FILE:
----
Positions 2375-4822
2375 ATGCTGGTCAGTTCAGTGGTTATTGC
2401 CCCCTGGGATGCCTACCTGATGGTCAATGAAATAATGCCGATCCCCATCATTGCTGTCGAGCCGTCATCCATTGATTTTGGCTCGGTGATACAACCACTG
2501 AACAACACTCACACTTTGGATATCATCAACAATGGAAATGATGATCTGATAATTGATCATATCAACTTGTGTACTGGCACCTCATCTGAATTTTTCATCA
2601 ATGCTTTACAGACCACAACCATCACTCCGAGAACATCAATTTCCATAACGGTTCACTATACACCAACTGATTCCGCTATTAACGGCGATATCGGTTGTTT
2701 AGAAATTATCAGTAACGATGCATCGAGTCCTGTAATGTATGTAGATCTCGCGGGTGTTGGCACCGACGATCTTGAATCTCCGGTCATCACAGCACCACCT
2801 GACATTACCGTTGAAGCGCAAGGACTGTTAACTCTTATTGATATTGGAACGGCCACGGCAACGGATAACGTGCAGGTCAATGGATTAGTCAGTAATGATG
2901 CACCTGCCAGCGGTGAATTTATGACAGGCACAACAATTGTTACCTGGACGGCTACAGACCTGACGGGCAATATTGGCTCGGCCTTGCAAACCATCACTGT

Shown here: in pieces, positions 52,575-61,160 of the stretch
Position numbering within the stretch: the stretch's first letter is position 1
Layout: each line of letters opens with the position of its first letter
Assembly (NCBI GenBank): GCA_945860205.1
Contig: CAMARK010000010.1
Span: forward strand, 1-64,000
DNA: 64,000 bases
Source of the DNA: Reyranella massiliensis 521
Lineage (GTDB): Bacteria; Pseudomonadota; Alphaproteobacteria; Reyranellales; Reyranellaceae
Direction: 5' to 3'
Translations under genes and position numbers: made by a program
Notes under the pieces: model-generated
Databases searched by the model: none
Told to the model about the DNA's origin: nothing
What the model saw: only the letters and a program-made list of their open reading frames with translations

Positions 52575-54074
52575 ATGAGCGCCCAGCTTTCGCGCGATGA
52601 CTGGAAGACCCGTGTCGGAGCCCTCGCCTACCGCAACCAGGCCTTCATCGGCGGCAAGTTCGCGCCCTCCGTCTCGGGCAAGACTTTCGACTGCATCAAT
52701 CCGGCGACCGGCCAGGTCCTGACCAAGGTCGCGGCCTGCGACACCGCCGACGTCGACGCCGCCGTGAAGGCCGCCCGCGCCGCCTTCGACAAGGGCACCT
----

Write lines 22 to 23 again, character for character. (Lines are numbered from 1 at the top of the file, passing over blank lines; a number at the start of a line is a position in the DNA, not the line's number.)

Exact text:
Told to the model about the DNA's origin: nothing
What the model saw: only the letters and a program-made list of their open reading frames with translations